According to Officer Speece, “at that time for my safety, as well as the other -- the other people's offices of the surrounding areas, I decided to pat the defendant down.” The officer further stated, however, that other than the Appellant being “nervous” as he approached him, there was nothing about the Appellant that made the officer believe that the juvenile could be a danger to the officer or to others. The officer also stated the Appellant was not under arrest at the time of the patdown search. Finally, the officer testified to the following results of the patdown search:

        I believe that once I patted him around the front of his waist -- I can't recall if I actually noticed it then or actually when I lifted up his shirt, but when I went to lift up his shirt there was a small baggy of marijuana, or what I believed to be marijuana sticking out from the waistband of his pants.

        Based upon the officer's testimony, the circuit court made the following ruling:

            Well, I would that we lived in an age where it was incredible for a child to be armed. And where a Court would be shocked at the suggestion that a child might be armed or something like that. I don't think that there was any evidence here that this child might be armed, but I think that an officer today in many instances, and if not all, is justified where when you see a juvenile committing a misdemeanor offense, throw away a cigarette, and if there's a crowd of people like this, I think the officer is justified in making a pat down search even to the extent of raising the lad's, or young man's t-shirt there to see if he was carrying anything in his waistband.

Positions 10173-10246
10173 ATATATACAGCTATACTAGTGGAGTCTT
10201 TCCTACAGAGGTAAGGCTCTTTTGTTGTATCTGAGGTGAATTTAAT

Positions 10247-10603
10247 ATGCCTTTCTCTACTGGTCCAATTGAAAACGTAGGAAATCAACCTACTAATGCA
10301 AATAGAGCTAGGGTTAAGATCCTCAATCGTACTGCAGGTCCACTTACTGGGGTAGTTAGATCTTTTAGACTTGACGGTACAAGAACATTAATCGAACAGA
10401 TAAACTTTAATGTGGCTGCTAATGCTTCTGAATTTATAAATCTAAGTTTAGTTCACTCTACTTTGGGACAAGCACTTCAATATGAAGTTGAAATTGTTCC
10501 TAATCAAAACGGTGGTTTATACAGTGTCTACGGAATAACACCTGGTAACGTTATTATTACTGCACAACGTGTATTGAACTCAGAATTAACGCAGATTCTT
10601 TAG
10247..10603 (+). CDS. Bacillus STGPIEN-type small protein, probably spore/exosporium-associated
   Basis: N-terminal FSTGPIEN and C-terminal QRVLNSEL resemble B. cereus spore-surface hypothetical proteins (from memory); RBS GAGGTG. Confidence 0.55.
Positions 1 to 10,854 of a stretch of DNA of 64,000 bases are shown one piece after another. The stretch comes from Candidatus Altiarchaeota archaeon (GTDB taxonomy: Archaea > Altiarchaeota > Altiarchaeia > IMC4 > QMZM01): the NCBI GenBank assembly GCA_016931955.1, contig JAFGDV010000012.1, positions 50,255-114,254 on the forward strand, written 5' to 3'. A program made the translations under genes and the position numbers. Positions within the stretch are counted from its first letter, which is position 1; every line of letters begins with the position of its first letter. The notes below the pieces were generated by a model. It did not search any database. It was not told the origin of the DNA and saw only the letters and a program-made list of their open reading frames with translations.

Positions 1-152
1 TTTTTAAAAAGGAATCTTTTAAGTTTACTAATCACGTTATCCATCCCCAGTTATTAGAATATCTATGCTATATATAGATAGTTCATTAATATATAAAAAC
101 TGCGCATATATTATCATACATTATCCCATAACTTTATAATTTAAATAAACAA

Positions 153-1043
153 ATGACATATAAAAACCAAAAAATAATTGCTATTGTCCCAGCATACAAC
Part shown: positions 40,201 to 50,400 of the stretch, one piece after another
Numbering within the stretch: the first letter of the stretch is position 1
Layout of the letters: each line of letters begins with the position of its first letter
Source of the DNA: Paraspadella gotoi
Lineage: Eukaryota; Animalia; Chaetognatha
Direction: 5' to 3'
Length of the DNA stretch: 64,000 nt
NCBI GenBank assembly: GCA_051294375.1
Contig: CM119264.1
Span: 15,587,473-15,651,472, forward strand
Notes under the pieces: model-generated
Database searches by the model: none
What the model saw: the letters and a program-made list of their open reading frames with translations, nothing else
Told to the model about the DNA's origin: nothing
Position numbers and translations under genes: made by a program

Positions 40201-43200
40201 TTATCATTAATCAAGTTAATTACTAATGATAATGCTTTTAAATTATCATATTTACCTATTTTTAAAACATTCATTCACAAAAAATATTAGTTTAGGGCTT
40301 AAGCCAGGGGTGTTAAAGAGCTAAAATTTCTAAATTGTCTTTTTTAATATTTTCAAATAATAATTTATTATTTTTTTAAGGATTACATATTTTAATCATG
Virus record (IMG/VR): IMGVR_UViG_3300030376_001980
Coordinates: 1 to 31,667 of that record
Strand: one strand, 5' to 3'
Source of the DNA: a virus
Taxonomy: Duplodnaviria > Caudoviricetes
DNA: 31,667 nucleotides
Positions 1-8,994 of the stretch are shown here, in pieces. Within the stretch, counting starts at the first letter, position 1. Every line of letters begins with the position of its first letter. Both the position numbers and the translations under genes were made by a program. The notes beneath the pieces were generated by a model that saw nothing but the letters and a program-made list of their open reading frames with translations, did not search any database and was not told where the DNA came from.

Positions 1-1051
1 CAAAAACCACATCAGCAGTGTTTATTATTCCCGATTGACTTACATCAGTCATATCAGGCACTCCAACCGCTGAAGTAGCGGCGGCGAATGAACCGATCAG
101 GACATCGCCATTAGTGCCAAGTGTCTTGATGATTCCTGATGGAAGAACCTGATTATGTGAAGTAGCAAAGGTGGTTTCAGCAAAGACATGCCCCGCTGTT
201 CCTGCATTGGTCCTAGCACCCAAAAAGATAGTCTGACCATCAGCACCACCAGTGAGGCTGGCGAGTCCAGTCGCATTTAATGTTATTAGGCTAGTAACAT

That's going to be the rule of the Court. That this was not unduly intrusive, and that it was justified . . . .

II. ISSUE

  The only issue is whether the marijuana evidence taken from the Appellant should have been suppressed by the lower court as the product of an unreasonable search and seizure under Section 6 of Article III of the West Virginia ConstitutionSee footnote 6 6 and the Fourth Amendment to the United States Constitution.See footnote 7 7 The Appellant argues that an officer, who witnesses a juvenile committing the status offense of smoking a cigarette, does not have an unlimited right to patdown the juvenile and then lift up his shirt, without other circumstances which would lead the officer to believe that the juvenile posed some danger to the officer or others. In contrast, the State argues that the circuit court did not commit clear error in denying the Appellant's motion to suppress evidence gained through a lawful patdown search of the Appellant for weapons.